Leading Article: We can't go softly, softly on race

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JACK STRAW'S speech yesterday to the Black Police Association was a realistic attempt to address a seemingly intractable problem. How can government root out the locker-room mentality of far too many of our police? How can a Home Secretary change an institution that seems to turn a blind eye to racial discrimination, racist crimes and sheer incompetence?

A fortress mentality was bound to grow up in a force that sees itself under siege from rising crime: but "getting tough" has all too often meant stopping and searching young men simply because of the colour of their skin, insensitive raids on areas with a large black population, and handing arrests on to a judicial system that is slanted against them, convicting them far more often than it does any other ethnic group.

One reason for this must be the fact that there are so few black and Asian officers. Who can blame them, given the attitudes of their prospective colleagues, revealed in such an unflattering light by the inquiry into the death of Stephen Lawrence? Just 3.3 per cent of Metropolitan Police officers are drawn from the ethnic minorities. That lags far behind their representation in the country, at between 6 and 7 per cent, let alone their far greater numbers in the Greater London area. This fact must play a role in the treatment meted out to black and Asian citizens.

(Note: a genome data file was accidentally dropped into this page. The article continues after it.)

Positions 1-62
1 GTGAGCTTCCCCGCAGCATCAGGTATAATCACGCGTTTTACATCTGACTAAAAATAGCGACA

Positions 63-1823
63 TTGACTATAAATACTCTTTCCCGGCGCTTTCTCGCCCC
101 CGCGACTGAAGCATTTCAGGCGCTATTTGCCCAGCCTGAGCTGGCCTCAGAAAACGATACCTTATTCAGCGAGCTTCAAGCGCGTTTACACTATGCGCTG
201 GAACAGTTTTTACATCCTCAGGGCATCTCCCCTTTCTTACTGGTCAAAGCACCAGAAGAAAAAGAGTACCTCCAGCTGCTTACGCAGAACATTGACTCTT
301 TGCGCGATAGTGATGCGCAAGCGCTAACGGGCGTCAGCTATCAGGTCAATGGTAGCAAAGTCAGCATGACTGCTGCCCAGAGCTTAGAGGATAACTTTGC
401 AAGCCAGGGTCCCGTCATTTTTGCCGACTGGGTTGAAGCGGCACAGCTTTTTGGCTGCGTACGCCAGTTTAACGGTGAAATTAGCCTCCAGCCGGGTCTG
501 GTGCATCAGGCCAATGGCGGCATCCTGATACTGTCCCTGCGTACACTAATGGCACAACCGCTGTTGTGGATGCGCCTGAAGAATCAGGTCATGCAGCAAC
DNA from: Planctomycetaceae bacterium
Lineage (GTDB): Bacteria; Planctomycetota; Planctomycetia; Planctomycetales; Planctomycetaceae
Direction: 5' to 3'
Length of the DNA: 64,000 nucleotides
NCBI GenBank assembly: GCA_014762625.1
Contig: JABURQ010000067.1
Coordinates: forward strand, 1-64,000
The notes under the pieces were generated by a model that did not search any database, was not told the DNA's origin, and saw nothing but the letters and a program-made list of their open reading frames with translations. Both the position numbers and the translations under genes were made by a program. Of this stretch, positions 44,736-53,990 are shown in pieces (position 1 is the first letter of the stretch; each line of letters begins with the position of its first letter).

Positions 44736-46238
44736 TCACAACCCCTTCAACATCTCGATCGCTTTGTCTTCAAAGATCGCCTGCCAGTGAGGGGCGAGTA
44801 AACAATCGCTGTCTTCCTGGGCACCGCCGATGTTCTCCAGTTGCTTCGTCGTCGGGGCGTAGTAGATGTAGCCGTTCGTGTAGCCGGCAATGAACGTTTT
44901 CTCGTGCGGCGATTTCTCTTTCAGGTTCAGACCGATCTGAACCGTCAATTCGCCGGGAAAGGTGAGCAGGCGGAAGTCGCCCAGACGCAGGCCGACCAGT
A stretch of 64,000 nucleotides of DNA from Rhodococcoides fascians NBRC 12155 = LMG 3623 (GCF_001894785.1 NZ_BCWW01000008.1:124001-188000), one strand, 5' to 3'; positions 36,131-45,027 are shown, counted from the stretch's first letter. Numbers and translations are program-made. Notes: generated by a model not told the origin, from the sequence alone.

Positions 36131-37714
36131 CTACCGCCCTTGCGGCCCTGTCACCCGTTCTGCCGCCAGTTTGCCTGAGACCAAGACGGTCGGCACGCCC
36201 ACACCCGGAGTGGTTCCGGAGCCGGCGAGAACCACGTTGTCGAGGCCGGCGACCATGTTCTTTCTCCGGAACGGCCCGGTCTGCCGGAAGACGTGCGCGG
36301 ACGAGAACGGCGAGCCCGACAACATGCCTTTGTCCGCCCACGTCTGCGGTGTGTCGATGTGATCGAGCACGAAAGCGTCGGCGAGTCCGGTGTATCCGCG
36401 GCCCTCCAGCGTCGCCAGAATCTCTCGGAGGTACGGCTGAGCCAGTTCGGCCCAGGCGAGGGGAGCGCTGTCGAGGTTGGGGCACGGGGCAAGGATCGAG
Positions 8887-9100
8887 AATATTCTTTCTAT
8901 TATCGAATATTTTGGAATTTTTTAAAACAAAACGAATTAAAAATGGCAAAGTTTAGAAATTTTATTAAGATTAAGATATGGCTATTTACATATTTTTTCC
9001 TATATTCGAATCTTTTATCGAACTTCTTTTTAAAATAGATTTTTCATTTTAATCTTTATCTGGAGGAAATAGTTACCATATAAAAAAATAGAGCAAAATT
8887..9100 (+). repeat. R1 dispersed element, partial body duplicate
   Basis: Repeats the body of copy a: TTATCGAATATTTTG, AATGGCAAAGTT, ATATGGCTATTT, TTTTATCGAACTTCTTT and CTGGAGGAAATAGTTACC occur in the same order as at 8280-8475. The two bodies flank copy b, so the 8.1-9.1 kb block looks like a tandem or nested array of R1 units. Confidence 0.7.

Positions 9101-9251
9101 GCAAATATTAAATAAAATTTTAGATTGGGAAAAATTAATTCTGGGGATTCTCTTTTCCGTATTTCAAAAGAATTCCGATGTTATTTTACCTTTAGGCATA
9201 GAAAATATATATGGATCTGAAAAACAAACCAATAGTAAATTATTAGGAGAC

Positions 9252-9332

Mr Straw's speech admitted most of this. For the first time, a British Home Secretary has admitted there is something wrong with the police, as well as other services such as the Fire Brigade. This is a breakthrough on a par with the admission of the Commissioner of the Greater Manchester Police, David Wilmott, that his force as a whole was guilty of racism, an admission reinforced by the evidence of other officers The Independent has published. There is no need to get hung up on that term from the Lawrence inquiry, "institutional racism"; all it means is that the police overall are biased, perhaps instinctively, on the basis of skin colour. Recruitment of a different type of officer is a vital first step towards changing that.

Mr Straw, however, has not set targets, or presented measures beyond the most general exhortation. Positive discrimination, a deliberate policy of admitting more officers from the ethnic minorities, would be such a measure. This is not a panacea. It may cause resentment within the force. But it can be justified in pursuit of a higher goal: a truly representative police force, which looks like the nation it serves. Mr Straw has shown that he has the right opinions. Now we need to see whether he has the will to carry them into effect.